In this article, I felt that the big, central idea was that history is can be interpreted in different ways. Right at the start of Von Drehle’s article, he claims that the civil war is typically interpreted as starting with the bombing of Fort Sumter, but it really could interrupted as starting as early as the first constitutional convention. I’ve also heard that it really started in Kansas. The North and the South had been so different for so long-economically, politically, socially and culturally-it should have been more easily predictable that the country was headed towards civil war. There is sort of
similarity between how the differences between Native Americans and Americans lead to conflict, just as the differences between the North and South did. I think the reason conflict with Natives was more spontaneous and prolonged was because the differences between the two parties were so much larger.
This article also deals with the mythologization of history, which has a lot to do with how the Civil War is remembered, and how its causes are remembered. The mythology of the confederacy began with “self-justifying memoirs” to obscure what might have happened-this is where the definition of history comes in. If all we had to look back on the Civil War with were these self-promoting accounts from Confederates, then our interpretation of history might actually accept that slavery was not a cause of the Civil War. The reason Northemers or Southerners might view the war differently is because they chose to only look at only one side of the historical point-of- view.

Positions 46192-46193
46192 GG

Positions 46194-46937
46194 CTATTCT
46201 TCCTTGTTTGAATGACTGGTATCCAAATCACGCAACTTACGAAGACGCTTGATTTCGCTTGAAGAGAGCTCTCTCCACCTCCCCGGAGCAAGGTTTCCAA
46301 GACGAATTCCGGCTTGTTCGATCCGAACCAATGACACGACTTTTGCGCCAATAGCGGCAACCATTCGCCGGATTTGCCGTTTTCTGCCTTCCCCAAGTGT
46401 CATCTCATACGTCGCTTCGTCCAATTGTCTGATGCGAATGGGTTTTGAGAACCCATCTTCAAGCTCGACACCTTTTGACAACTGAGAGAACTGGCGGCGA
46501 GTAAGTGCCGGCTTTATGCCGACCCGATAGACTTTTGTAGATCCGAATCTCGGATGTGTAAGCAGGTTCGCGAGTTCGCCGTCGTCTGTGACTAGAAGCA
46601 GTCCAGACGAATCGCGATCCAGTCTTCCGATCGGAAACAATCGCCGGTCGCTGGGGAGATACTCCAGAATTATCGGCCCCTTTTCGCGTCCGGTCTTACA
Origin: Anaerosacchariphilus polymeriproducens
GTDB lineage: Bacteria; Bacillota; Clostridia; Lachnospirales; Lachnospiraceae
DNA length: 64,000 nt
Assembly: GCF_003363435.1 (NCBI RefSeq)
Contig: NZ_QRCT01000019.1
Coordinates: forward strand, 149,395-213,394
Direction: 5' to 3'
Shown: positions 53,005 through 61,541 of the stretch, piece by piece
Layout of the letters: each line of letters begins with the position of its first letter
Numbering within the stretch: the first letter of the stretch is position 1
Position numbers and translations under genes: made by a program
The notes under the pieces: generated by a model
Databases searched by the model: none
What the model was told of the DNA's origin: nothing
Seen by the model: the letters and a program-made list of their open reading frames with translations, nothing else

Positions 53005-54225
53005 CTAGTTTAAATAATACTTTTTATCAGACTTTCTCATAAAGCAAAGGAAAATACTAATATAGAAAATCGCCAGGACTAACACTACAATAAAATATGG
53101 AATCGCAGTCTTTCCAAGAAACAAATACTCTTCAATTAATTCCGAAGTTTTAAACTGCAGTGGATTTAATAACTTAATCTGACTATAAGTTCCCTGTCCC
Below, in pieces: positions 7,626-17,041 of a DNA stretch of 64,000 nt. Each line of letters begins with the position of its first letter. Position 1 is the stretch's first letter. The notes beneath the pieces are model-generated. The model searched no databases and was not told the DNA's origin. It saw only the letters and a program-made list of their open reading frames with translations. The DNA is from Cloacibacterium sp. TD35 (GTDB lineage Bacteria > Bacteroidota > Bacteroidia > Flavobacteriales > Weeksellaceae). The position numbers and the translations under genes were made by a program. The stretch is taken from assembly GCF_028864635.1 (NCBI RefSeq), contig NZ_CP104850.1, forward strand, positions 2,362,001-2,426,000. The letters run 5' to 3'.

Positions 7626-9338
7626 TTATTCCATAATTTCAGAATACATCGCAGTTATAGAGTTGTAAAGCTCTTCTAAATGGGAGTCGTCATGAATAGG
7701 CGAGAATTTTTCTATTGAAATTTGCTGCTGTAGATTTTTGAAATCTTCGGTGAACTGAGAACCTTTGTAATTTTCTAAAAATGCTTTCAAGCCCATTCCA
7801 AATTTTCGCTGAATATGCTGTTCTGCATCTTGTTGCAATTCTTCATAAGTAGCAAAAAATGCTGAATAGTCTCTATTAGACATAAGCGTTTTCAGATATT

Another connection I saw was one between the causes of the American Revolution and the Civil War. Both were sparked by expansion. In the lead up to American Revolution, colonists wanted to expand physically, but also politically. It came time for the decision break away from England when the colonists realized they could not grow due to the Proclamation Line of 1763, and they could not govern themselves-among other issues. This is similar to the Civil War in that the South decided to break away after growing uneasiness after slavery was being prevented from spreading to new territories like California. With Kansas, one can see exactly how the South reacted when it came time for slavery to expand; it tried to expand with conflict.
I think it’s interesting that Lincoln was so unpopular when he was President. I hadn’t heard so much about his contemporary unpopularity until only recently. And once again, if history was only interpreted through the eyes of the South, Lincoln might not be so well received today. The whole “Lost Cause” point of view I was also mostly unaware of until recently. The so-called “Southern” interpretation of the war is the “Lost Cause,” and the “Lost Cause” was created mostly by Southerners with, once again, their self- justifying memoirs which didn’t have an audience in the North. I had also never thought of Gone with the Wind as “Lost Cause” culture until this class and article.